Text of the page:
The Coronavirus Bill - what it means for landlords and tenants (part 1)

25 March 2020

The Coronavirus Bill will be enacted imminently. It is a comprehensive and far-reaching piece of emergency legislation to deal with the consequences of Covid-19. If it is enacted in its current draft form, sections 81 and 82 will affect the landlord and tenant relationship under certain residential and business tenancies in England and Wales.

This article is part one in a two-part series. This part focuses on the effect of the bill on residential tenancies.

Residential tenancies

Section 81 provides that Schedule 29 sets out temporary amendments to increase the protection for private residential tenants, with new measures to be in place initially for a period until 30 September 2020, but with scope for the period to be extended. It is too early to tell whether the period will be extended at the end of September 2020.

In relation to assured tenancies (including assured shorthold tenancies) under the Housing Act 1988, a notice under section 8 must now give three months’ notice before proceedings for possession may be brought. This applies in respect of any of the grounds, including rent arrears (which until this legislation is enacted only requires two weeks’ notice to be given).

Section 21 notices requiring possession of assured shorthold tenancies on non-fault grounds must now give three months’ notice instead of two.

Notices to quit under the Rent Act 1977 must also give three months’ notice rather than four weeks.

The prescribed forms are to be read as per the above changes.


Unless the bill is substantially amended, it seems as though the protection for private residential tenants amounts to little more than providing a three-month notice period before action can be taken. Perhaps of concern is the fact that this blanket amendment will apply irrespective of whether the breach is for rent arrears caused by the coronavirus or unrelated breaches such as antisocial behaviour.   

Additionally, contractual common law tenancies are not provided for in this bill, so tenancies at a rent of £250 per year or less (£1,000 in Greater London) or more than £100,000 per year are not affected.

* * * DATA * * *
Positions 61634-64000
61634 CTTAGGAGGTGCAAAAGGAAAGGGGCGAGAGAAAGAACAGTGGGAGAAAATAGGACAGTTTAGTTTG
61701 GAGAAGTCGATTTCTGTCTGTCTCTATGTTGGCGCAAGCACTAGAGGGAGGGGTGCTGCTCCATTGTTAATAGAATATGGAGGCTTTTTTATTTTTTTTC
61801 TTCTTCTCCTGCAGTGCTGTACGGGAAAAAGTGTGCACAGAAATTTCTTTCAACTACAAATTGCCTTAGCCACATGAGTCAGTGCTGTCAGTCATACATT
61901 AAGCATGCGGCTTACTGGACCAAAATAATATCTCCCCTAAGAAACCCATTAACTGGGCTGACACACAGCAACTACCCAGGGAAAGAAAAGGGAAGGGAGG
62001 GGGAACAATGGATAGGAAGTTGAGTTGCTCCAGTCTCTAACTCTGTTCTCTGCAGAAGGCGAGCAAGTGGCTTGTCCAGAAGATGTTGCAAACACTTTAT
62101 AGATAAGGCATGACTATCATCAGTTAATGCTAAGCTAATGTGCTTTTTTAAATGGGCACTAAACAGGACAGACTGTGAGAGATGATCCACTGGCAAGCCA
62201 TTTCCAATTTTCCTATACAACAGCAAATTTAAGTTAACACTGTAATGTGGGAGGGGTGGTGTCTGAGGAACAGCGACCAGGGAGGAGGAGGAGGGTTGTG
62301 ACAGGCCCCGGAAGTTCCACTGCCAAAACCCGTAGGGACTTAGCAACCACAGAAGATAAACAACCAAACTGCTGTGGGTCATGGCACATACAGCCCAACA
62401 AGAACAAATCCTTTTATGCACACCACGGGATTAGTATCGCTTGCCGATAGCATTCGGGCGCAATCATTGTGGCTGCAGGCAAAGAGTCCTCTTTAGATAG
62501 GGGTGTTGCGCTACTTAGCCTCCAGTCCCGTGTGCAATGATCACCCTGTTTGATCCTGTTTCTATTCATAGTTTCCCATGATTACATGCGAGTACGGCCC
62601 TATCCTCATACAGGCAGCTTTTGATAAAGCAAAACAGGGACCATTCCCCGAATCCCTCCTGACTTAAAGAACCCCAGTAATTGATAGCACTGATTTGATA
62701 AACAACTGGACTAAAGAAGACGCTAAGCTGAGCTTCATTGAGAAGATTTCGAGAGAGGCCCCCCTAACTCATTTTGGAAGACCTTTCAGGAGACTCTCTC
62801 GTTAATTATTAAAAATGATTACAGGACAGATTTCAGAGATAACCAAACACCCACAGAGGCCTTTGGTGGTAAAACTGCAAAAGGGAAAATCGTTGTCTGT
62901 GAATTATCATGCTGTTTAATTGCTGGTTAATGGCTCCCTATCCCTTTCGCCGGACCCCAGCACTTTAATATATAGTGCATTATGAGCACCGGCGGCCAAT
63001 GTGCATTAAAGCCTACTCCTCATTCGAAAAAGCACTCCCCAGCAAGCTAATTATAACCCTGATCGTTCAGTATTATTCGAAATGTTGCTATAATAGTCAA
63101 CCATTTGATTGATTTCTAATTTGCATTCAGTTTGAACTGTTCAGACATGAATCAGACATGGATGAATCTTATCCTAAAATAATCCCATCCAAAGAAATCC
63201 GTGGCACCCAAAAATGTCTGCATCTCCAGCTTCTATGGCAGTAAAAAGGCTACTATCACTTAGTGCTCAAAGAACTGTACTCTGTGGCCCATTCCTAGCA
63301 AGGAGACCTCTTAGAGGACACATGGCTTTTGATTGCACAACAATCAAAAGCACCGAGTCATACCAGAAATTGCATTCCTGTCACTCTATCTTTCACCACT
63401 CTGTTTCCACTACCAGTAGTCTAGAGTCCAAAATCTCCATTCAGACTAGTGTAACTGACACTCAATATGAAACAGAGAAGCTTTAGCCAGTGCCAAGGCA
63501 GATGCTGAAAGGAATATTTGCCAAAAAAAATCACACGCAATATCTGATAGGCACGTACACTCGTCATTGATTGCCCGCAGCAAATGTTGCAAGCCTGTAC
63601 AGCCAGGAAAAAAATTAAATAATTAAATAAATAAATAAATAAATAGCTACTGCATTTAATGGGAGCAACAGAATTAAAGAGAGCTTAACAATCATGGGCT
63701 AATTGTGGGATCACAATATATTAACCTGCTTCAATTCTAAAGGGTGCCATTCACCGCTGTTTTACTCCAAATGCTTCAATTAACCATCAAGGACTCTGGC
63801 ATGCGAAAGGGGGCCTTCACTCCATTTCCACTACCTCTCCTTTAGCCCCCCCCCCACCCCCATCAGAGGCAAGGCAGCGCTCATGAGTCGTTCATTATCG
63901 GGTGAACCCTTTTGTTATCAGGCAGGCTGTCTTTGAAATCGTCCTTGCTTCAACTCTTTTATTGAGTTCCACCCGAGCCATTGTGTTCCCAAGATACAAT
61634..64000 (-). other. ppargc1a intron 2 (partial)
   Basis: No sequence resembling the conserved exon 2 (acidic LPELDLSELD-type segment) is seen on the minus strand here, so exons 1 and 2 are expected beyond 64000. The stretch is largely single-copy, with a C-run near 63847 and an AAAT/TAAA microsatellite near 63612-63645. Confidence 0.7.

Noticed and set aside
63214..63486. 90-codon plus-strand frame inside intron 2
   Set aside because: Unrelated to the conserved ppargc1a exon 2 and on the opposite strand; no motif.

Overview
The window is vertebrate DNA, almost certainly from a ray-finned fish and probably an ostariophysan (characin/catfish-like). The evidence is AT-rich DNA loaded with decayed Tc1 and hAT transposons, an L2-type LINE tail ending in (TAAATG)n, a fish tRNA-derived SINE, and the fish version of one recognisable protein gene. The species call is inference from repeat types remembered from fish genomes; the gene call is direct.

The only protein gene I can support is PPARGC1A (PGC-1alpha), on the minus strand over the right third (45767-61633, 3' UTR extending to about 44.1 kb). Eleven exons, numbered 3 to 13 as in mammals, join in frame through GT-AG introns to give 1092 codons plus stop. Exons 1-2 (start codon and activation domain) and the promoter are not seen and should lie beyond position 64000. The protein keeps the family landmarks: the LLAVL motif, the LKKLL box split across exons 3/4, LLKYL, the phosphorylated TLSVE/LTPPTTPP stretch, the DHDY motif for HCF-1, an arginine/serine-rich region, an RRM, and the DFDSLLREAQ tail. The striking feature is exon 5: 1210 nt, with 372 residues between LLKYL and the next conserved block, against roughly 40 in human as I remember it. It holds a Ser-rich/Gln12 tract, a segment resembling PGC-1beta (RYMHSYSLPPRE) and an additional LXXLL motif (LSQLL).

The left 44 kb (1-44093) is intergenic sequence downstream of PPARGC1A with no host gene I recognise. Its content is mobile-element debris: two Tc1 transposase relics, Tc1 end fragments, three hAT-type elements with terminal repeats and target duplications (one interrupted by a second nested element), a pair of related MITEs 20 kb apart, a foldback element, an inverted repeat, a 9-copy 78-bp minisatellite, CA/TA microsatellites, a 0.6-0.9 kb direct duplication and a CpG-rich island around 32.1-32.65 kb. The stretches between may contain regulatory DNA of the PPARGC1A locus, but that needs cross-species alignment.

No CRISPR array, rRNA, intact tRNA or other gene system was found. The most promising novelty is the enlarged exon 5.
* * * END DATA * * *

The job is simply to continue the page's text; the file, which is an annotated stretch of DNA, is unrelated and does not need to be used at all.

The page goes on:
There is nothing in the draft providing for a suspension of court proceedings (including enforcement action) once that longer notice period is up. However, in reality enforcement may take longer in any event, depending on whether courts remain shut or unable to operate at normal capacity due to staff absences.

In his statement to judges in the civil and family courts on 19 March 2020 the Lord Chief Justice commented that in relation to possession proceedings “particular sensitivity is needed” and that judges “dealing with any possession claim during the crisis must have in mind the public health guidance and should not make an order that risks impacting on public health”.

Many judges are likely to interpret this as an instruction to avoid making possession orders where possible. This may mean that, where the law prohibits the use of discretion, for example on ground 8 of Schedule 2 (rent arrears), or under section 21, any technical error might be used to cause claims to fail.

Furthermore, whilst the Government recently announced providing mortgage payment relief, the bill (in its current form) does not make any mention of this or how such relief would operate. The current proposed provisions therefore may well have a serious detrimental impact on those landlords who rely on rental income to pay the mortgage.

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